Get help now

Plant Development Stage Germination

  • Pages 5
  • Words 1003
  • Views 352
  • dovnload

    Download

    Cite

  • Pages 5
  • Words 1003
  • Views 352
  • Academic anxiety?

    Get original paper in 3 hours and nail the task

    Get your paper price

    124 experts online

    Laboratory report:  Amylase activity in dormant, germinating and Seedling stages of barley

    Introduction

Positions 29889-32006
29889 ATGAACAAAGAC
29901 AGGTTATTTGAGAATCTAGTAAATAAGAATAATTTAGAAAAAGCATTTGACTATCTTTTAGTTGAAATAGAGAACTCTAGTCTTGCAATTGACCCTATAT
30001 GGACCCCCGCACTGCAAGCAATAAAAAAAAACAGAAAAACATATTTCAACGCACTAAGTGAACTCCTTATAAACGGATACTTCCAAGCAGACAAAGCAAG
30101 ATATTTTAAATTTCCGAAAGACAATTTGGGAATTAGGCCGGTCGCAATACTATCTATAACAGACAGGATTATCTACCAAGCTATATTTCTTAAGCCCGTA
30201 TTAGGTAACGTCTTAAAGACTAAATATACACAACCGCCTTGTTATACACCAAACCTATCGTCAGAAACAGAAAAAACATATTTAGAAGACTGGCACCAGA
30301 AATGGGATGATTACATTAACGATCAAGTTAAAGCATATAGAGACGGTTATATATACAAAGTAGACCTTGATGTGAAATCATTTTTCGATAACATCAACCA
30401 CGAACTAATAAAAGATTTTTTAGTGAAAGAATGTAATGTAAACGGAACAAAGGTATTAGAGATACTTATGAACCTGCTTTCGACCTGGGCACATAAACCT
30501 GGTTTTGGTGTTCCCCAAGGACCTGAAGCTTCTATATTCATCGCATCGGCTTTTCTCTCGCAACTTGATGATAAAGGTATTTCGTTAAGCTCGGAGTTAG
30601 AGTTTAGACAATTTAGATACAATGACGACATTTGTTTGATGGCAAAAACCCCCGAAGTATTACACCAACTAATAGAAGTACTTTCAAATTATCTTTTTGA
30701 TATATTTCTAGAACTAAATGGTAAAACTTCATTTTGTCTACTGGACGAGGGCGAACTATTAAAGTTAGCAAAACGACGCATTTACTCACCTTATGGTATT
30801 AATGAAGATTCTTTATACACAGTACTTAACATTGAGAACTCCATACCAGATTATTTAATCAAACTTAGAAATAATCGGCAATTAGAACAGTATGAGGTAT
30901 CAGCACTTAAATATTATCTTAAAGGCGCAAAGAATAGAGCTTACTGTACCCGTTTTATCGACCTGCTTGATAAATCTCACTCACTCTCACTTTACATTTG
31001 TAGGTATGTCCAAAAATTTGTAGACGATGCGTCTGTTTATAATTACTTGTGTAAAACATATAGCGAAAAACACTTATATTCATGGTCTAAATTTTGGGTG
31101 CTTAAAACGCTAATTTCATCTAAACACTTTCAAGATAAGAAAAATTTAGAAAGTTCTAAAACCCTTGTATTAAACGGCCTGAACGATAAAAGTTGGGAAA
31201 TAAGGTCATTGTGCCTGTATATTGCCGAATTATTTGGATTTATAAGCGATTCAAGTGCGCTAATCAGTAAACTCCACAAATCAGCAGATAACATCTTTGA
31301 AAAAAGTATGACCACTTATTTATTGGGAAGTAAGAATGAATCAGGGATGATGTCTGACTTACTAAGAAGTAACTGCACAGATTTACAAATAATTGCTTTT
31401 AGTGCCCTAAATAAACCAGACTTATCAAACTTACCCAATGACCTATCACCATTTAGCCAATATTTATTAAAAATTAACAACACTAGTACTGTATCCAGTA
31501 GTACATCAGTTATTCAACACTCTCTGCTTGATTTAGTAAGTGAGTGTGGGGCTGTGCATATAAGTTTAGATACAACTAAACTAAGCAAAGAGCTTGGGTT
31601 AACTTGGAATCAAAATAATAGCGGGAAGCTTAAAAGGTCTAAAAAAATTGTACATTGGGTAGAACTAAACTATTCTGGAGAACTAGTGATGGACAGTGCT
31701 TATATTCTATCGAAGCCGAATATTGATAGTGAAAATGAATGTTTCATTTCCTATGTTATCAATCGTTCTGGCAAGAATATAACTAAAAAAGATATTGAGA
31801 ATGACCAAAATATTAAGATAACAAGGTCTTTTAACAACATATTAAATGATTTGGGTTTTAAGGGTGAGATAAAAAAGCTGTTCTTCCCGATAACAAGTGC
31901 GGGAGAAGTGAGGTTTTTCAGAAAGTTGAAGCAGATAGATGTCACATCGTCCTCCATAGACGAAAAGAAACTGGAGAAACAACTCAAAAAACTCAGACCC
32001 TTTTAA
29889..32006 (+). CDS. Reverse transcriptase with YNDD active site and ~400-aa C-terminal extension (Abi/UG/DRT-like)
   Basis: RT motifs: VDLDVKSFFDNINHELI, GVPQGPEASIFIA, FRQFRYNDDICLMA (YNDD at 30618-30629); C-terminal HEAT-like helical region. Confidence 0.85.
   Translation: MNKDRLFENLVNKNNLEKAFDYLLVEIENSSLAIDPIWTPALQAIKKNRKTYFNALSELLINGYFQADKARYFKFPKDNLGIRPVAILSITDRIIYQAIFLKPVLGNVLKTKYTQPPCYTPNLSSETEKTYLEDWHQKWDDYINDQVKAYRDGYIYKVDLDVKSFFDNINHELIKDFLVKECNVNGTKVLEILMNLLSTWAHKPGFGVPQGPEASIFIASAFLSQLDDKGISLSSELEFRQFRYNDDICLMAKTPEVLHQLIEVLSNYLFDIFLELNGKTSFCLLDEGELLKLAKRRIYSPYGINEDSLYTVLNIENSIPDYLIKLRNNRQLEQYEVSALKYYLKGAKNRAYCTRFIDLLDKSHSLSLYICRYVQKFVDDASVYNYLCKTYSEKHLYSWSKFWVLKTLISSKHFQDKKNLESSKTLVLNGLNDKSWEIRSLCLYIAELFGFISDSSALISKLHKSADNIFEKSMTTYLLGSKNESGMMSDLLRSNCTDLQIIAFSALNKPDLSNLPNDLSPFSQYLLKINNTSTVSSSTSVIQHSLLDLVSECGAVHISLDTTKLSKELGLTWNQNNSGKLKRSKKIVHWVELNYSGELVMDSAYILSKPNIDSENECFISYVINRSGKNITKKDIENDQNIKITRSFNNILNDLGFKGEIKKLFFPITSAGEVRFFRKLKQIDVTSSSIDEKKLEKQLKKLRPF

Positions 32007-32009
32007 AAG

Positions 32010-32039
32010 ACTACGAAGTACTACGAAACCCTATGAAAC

Germination pertains to the developmental stage in plants that involves the generation of roots and shoots which serve as anatomical markers for plants growth.  Germination initially starts from a dormant seed and given the optimal conditions such as presence of water, light and carbon dioxide, the primary root and shoot appears from the dormant seed.  The enzyme amylase is one of the key proteins that are produced by the barley plant specifically during development.  This enzyme has also served as a determinant for the quality of malt that will be produced by barley crop batches.  Malt has long been employed for the production of beer (Georg-Kraemer et al., 2001).  In addition, the activity of this enzyme is positively correlated with the diastatic power of the seeds from the barley species.  Botanists have also determined that the weight of barley grains is positively correlated to the amount of malt that could be extracted from barley seeds (Jin-xin et al., 2006).  Research studies have previously shown that amylase activity and grain weight were affected by a combination of environmental and genetic factors.  In this report, we present our results from our assay that involved extraction of amylase and quantification of amylase activity in different seed stages of barley.